Vaccine shipments, legal hurdles on Jaishankar’s agenda

Vaccine shipments, legal hurdles on Jaishankar’s agenda

Minister is due to meet U.S. officials on sharing stockpile, early EUA.

Ironing out issues over procuring more vaccines for Indians, including the U.S. demand for indemnity and early Emergency Use Authorisation, is expected to dominate the agenda as External Affairs Minister S. Jaishankar began a series of meetings in Washington over Thursday and Friday, with the U.S. government and industry groups on COVID-19 related issues.

Officials, however, stressed that vaccine procurement is not the “only agenda” for the EAM’s visit as discussions on the Indo-Pacific, Quad cooperation and strategic issues will also take place. However, a substantial part of Mr. Jaishankar’s discussions with the U.S. State Department will focus on requests for Washington to share its stockpile of AstraZeneca vaccines, as well as to release more vaccine ingredients and components required for manufacturing in India.

Sources also confirmed that India’s joint proposal at the WTO for a TRIPs or patent waiver on vaccines will come up during his talks with U.S. Trade Representative Katherine Tai. And his discussions with the U.S. Chamber of Commerce’s “Global Task Force” for industry heads will include many pharmaceutical companies, where stepping up India’s vaccine imports will be on the agenda.

Suppliers’ constraints

According to officials, India has already been in touch with all three U.S. vaccine manufacturers — Pfizer, Moderna and Johnson & Johnson — to try and smooth the way for vaccines to be made available in India. In the past few weeks, senior government officials in Delhi and Indian Ambassador to the U.S. Taranjit Singh Sandhu have held virtual meetings with Moderna CEO Stephane Bancel, J&J Chairman & CEO Alex Gorsky and Pfizer CEO Albert Bourla.

Sources aware of the meetings said the four issues raised by the U.S. CEOs were over legal indemnity, or a demand for immunity over adverse reactions; a need for a centralised mechanism to negotiate purchases, rather than the Modi’s government’s plan to route these through individual States; upfront orders with substantial advance payments; and an early Emergency Use Authorisation (EUA) by India for all the vaccines.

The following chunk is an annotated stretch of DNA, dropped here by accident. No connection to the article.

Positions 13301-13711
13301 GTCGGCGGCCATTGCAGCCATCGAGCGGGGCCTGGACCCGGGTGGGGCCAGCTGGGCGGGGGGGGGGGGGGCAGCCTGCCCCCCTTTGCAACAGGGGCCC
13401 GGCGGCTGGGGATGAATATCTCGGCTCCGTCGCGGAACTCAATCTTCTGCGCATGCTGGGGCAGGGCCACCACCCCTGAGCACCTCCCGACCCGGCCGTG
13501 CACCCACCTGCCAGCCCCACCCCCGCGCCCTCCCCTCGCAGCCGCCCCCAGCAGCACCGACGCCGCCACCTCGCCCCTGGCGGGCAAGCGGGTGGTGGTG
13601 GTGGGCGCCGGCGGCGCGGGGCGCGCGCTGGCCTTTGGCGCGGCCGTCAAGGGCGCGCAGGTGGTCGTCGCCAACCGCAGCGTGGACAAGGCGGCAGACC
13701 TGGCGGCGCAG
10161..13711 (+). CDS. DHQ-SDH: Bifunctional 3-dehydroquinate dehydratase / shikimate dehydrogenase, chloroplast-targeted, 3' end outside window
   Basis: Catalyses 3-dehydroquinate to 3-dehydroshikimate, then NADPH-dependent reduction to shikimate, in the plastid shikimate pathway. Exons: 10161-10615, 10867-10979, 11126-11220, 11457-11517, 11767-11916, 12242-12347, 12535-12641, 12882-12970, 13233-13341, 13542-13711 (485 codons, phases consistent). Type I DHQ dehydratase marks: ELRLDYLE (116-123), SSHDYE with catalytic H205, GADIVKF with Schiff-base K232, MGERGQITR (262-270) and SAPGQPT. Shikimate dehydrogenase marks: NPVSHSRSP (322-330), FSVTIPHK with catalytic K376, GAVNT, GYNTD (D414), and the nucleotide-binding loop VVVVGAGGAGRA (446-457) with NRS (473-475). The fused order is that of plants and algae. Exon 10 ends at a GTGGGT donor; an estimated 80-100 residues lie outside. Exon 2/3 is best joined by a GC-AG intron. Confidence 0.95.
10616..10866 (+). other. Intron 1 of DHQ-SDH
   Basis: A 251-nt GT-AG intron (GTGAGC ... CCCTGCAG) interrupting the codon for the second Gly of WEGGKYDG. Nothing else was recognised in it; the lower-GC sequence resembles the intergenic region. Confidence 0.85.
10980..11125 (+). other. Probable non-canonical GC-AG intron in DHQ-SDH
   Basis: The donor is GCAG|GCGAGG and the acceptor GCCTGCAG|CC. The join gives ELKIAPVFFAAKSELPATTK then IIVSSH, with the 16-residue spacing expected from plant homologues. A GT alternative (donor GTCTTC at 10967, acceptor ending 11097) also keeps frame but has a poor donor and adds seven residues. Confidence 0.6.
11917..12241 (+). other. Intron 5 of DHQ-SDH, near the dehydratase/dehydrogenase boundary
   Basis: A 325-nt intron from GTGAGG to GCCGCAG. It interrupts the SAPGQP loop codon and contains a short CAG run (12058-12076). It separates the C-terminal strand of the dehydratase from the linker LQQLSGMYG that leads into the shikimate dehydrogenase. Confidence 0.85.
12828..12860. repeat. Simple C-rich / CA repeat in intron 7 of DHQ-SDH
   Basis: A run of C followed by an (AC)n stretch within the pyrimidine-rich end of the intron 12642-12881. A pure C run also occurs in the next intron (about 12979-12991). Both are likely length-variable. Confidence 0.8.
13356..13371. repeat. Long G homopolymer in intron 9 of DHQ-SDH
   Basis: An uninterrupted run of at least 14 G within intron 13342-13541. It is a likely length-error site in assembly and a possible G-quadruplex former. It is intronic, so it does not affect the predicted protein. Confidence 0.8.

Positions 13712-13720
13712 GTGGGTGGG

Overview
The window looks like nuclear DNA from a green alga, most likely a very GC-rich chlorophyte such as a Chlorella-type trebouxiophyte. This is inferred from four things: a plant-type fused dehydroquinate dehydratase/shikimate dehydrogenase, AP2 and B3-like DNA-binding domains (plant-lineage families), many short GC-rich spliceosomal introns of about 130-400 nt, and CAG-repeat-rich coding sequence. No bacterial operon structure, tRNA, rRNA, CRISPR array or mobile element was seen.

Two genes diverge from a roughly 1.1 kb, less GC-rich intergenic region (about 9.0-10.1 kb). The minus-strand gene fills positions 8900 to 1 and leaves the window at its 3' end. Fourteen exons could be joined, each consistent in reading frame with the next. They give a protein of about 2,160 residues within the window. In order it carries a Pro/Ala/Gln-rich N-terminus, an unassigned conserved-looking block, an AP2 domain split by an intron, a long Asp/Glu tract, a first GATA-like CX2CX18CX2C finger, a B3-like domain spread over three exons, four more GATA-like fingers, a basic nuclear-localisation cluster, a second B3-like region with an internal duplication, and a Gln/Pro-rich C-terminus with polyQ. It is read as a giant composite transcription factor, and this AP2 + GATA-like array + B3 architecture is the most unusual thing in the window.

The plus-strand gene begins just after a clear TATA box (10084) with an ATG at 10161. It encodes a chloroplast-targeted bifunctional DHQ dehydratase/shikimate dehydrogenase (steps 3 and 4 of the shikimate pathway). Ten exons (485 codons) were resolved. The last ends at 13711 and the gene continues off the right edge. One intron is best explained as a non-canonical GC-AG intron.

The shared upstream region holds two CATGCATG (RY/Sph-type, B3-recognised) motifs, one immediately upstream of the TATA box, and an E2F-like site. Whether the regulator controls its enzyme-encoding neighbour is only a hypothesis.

Government officials would not confirm the exact number of vaccine doses that might be made available, and said the decisions on each of these concerns would be taken in conjunction with the Ministries of Finance, Commerce and Health. India has not agreed to indemnity for any of the three vaccines approved already (Covishield, Covaxin and Sputnik), but it has agreed to fast-track procedures for U.S. vaccines, amongst other global vaccines, including waiving bridge trials for all of them.

However, agreeing to centralised bookings and advance payments will require a U-turn by the government that has left it to the States to negotiate.

Sources said India’s own request for a share of the 80-million dose AZ stockpile the that the U.S. hopes to distribute now hinges on the U.S. Food and Drug Administration (FDA) clearing the vaccine for domestic use first, and they hope for a decision on this by July 4.

Crucial ingredients

Meanwhile, nearly a month after the U.S. announced it would ease export restrictions on vaccine ingredients and components, there has been only one diverted shipment of ingredients, sufficient for only 20 million doses, and officials said it will be impossible to scale up India’s vaccine production without this.

The government has also updated its requests for Indian missions to follow up with foreign governments, and the list now includes drugs to fight mucormycosis or “black fungus”, as well as special ECMO machines that oxygenate the blood supply.

When asked about the fate of drugs previously requested from the U.S., like Remdesivir, which has now been dropped from medical protocols, the sources said these would be processed by the Health Ministry.

The sources said they do not expect a definitive answer on the vaccine supply during Mr. Jaishankar’s visit, but hope that the issues will be smoothed out, as the government wants to proceed with its vaccination plans from July. With only 4.2 crore Indians vaccinated — about 3.1% of the population thus far —India lags behind other major countries, including the U.S., that has fully vaccinated about 40% of its population.

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